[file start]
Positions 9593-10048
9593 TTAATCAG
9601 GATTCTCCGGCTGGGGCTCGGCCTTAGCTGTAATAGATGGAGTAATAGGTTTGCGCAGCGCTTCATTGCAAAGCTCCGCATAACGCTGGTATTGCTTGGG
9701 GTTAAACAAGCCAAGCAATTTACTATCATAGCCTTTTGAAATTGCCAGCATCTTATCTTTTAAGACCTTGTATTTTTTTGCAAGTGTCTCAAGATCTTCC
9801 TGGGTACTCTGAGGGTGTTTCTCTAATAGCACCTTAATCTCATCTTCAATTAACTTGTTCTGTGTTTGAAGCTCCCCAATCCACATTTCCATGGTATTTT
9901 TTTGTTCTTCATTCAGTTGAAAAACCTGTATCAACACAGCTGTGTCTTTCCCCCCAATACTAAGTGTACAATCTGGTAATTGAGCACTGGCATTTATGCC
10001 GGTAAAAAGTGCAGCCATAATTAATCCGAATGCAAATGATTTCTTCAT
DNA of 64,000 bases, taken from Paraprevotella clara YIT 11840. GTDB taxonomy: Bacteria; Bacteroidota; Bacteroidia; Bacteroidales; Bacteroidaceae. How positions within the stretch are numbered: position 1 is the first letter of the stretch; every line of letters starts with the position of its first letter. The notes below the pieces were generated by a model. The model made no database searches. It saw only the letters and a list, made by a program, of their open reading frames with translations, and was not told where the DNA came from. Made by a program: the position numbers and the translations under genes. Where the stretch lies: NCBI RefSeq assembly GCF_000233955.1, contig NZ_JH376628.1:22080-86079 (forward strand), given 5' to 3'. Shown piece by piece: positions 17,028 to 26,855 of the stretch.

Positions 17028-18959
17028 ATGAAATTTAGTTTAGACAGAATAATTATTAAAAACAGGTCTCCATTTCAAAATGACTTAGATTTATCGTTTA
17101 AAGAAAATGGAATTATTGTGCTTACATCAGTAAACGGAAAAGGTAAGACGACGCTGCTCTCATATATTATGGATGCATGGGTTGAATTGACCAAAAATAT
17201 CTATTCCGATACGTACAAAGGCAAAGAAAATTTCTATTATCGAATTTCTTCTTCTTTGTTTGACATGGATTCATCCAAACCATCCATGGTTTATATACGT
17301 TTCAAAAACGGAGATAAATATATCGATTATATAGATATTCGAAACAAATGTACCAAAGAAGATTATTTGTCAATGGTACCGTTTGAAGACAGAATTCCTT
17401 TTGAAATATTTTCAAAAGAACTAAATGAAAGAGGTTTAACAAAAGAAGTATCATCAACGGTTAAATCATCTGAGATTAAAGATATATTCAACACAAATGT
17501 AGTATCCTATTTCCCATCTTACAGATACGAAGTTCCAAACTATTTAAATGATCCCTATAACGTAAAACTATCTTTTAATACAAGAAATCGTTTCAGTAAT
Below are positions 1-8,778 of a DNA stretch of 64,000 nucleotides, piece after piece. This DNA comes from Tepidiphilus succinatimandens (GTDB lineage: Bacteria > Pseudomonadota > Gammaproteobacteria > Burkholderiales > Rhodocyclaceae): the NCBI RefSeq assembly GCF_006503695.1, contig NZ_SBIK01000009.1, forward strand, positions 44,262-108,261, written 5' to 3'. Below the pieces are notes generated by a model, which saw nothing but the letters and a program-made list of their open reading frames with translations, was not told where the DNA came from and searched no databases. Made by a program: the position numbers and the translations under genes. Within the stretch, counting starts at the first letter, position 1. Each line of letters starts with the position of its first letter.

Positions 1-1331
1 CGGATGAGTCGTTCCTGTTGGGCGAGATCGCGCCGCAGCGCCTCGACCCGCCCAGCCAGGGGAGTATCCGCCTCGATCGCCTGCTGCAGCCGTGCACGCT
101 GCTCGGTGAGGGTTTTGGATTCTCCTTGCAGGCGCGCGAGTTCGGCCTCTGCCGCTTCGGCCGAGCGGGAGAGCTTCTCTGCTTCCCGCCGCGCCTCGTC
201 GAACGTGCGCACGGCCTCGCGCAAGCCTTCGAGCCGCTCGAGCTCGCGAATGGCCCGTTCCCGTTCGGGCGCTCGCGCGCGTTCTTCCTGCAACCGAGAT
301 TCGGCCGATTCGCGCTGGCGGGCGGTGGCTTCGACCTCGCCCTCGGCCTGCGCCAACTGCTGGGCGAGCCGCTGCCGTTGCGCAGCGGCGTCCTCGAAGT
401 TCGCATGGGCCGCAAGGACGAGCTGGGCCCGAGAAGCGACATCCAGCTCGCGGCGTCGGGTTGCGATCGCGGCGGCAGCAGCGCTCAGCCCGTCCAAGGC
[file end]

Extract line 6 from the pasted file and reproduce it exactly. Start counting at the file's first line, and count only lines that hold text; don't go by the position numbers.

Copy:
9901 TTTGTTCTTCATTCAGTTGAAAAACCTGTATCAACACAGCTGTGTCTTTCCCCCCAATACTAAGTGTACAATCTGGTAATTGAGCACTGGCATTTATGCC